Listen to the sounds of Norito (Shinto prayers)
It is said that the root of Japanese religion lies in shamanism, though there are only a few vestiges of shamanic practise left in Japan.
One such vestige is Omoto Kagura, which took place last weekend in a local village.
The intent of Omoto Kagura is to have the local Kami (God), here called Omoto-sama and represented by a rope snake, descend and "possess" a villager so he may be asked questions about the upcoming year.
Preparations in the village have been going on since the new year began, but the ceremony proper begins at 3.pm. with a procession carrying the snake from its "home" in a nearby grove of sacred trees.
From then until sunrise the next day a continuous series of ceremonies and dances are held.
The shamanic dances are performed by priests who have come from all over the area.
In between the ceremonies villagers perform Iwami Kagura dances, including the popular Hanya Oni (photo above), the result of female jealousy.
Around 1.a.m. the Tengai "dance" takes place. The tengai is the canopy above the kagura performance area and is decorated with the colors of the 5 elements and directions. The kami descend through these paper streamers.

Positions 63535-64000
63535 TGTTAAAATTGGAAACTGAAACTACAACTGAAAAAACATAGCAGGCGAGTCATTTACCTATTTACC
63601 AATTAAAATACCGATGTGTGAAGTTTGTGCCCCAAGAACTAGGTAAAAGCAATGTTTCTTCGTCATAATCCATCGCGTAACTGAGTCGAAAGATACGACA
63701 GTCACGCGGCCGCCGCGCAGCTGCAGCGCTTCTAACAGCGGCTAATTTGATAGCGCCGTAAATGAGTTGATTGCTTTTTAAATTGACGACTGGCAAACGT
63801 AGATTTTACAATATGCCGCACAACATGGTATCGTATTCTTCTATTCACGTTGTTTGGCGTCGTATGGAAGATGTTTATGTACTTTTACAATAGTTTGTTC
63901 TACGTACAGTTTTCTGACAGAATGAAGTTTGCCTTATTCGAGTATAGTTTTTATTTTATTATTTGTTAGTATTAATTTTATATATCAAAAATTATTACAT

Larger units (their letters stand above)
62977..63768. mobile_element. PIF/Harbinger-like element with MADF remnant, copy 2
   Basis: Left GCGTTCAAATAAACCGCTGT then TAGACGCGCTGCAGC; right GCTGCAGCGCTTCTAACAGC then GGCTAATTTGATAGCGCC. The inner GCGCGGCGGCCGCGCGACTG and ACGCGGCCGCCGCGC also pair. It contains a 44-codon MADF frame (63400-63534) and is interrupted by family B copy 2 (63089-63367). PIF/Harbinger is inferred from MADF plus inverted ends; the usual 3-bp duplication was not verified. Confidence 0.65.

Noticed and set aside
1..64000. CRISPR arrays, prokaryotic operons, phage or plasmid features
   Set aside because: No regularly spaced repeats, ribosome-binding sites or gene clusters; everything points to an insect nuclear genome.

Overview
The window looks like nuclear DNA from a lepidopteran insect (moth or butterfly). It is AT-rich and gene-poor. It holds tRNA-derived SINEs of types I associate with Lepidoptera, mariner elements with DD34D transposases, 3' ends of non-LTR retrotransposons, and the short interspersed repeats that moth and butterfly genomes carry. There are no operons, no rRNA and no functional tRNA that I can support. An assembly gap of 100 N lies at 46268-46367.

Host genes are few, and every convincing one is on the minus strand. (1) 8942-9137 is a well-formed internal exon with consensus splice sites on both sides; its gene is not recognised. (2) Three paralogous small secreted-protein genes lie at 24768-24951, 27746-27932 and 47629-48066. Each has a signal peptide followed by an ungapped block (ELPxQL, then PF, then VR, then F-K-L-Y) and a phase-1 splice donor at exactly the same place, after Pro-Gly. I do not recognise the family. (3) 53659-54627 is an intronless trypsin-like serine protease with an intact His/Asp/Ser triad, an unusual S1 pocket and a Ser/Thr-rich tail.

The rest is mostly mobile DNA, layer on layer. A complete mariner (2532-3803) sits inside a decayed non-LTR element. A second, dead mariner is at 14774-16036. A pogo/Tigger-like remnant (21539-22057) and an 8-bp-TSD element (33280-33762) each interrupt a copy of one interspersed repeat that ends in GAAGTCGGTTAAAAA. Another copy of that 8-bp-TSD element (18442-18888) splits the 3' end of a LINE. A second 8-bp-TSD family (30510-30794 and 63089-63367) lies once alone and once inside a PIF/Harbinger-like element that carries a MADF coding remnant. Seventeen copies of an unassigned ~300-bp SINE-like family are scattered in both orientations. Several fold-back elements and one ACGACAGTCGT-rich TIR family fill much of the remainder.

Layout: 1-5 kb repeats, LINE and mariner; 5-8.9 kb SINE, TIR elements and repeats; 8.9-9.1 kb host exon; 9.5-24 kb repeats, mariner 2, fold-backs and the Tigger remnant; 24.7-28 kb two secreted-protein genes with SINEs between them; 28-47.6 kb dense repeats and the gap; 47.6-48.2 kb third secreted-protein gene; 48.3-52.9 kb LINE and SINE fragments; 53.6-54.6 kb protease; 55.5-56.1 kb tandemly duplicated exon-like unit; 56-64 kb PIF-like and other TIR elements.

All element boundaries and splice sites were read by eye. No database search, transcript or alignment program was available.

Arranged within the tengai are paper lanterns attached by ropes to 3 priests who, like puppeteers, "dance" the lanterns around. The tempo of the accompanying music increases and the movement of the lanterns becames wilder and faster, yet still choreographed.
Later, around 3.a.m, the first dance using the 17 metre long snake begins. The 8 priests carry the snake in an "S" movement around the stage area. As with the tengai dance, the tempo and priests movements gets faster and faster.
I left at 4 a.m., but will go to another performance next week in a neighboring village and will report on the final 2 dances.
Books on Japan
Japan images by Jake Davies
Japan shimane Sakurae Shinto kagura shamanism Omoto dance
Tuesday, November 14, 2006